Farm to Fork at Microsoft: Serving Great Food, Grown Locally

| Josh Henretig

Our food choices have a significant impact on the environment. From the way our food is grown to the amount of transportation it takes to get it to our table, each step of the process leaves a footprint. And with Thanksgiving around the corner, this is the time of year when many of us consider where our food comes from.

As an employer of 94,000 people in over 100 countries around the world, Microsoft is keenly aware that the dining choices offered at its campuses can be a positive part of our effort to be a more sustainable business. At our Puget Sound campus we started a program in July 2012 called Farm to Fork that partners with more than 60 regional farmers, ranchers and fishers to supply our dining hall with fresh options for our 41,000 employees in Puget Sound.

clip_image002The Farm to Fork program does more than provide healthy food for our employees—it also supports local businesses. Microsoft receives fresh foods from producers such as Willie Green’s Organic Farm(produce), Hayton Farms (seasonal berries) and Lummi Island Wild (wild salmon). Partnering with local businesses supports a vibrant local community, an important part of Microsoft’s corporate culture. In 2011 Microsoft and its employees donated $52 million to nonprofit organizations in Washington State. The Farm to Fork program continues this commitment by purchasing regularly from local producers.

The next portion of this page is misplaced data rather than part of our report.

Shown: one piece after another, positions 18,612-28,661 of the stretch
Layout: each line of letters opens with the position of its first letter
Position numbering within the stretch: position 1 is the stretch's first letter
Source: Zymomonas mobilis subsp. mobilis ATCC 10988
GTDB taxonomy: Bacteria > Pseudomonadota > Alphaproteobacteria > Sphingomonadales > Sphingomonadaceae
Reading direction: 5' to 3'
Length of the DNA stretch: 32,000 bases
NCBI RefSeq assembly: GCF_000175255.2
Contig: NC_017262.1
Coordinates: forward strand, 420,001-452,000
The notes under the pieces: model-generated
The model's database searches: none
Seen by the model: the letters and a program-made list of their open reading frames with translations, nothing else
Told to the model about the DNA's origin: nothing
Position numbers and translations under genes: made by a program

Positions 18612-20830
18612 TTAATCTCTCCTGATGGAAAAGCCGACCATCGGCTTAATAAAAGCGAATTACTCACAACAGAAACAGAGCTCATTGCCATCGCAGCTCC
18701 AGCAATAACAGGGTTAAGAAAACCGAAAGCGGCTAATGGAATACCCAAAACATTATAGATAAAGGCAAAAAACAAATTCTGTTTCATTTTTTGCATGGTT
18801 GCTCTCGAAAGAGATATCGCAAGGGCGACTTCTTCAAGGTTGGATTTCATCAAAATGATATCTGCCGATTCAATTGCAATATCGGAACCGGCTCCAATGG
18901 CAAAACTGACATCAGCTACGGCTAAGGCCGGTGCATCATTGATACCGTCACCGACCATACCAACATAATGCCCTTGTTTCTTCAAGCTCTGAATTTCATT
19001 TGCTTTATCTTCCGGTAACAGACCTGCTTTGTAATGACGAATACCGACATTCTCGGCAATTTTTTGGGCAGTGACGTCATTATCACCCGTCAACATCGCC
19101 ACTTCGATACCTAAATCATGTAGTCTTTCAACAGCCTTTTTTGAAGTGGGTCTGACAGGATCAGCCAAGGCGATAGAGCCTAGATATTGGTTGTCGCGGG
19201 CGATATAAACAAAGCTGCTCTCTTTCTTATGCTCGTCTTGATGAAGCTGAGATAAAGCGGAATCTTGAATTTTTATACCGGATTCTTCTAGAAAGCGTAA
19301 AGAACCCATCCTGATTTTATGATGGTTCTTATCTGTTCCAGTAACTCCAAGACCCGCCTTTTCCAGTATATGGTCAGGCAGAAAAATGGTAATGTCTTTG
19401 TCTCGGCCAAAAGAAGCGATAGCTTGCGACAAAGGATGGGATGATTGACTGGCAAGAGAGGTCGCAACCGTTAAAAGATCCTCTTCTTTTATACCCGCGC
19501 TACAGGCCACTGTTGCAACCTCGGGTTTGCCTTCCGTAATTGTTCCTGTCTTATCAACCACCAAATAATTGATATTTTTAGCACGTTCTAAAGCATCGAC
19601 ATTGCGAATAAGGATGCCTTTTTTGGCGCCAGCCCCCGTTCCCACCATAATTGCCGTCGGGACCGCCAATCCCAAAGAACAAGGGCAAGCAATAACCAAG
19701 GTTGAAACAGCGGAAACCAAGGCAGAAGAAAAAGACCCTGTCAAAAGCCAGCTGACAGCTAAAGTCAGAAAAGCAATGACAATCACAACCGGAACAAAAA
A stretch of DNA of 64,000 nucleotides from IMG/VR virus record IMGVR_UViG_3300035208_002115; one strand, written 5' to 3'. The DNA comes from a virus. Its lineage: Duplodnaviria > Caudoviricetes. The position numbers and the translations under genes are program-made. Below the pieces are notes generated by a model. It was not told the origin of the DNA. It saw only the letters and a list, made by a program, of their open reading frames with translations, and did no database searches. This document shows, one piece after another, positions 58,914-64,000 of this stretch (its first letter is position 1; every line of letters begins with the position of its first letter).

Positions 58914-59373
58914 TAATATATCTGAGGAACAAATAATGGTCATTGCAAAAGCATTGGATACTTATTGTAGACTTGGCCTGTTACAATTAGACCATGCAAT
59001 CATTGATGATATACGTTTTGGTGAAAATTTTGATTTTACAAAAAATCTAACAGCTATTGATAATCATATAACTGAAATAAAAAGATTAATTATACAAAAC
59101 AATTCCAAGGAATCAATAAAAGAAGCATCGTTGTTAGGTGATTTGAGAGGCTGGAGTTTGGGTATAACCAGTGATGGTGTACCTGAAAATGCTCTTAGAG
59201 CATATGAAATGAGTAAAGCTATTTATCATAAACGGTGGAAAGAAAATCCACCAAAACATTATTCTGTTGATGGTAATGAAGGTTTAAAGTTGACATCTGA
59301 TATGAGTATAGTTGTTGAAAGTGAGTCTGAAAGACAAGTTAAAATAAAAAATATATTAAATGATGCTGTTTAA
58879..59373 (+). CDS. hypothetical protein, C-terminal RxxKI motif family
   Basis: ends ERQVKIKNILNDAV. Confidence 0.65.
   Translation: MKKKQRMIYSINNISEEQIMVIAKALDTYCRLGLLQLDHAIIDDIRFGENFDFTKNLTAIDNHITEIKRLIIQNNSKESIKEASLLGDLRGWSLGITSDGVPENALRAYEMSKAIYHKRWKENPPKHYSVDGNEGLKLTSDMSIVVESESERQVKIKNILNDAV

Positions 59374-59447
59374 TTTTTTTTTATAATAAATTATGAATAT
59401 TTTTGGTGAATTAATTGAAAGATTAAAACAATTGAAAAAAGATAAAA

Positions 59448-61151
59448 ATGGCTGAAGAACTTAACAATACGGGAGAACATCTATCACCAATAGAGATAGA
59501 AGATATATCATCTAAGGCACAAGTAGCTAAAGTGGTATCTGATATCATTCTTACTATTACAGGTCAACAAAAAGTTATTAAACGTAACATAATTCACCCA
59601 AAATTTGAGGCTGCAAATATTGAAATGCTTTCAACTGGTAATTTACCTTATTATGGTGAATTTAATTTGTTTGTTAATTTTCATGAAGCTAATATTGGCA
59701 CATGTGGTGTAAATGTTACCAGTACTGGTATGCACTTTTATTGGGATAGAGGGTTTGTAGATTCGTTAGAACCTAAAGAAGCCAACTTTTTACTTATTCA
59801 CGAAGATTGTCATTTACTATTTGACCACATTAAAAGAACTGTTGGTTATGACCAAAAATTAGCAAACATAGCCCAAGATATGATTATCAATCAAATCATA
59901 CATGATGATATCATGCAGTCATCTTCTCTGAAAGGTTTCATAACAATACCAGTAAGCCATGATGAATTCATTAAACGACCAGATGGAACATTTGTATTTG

clip_image004In addition to providing our employees with healthy, fresh and seasonal foods every day, the Farm to Fork program lowers our carbon footprint by keeping a significant amount of the food in our cafeterias local and limiting the amount of transportation needed to supply our dining services. This initiative supports our larger effort to be carbon neutral by the 2013 fiscal year, and shows that we need to consider every aspect of our business operations to continue making Microsoft leaner, greener and more accountable.

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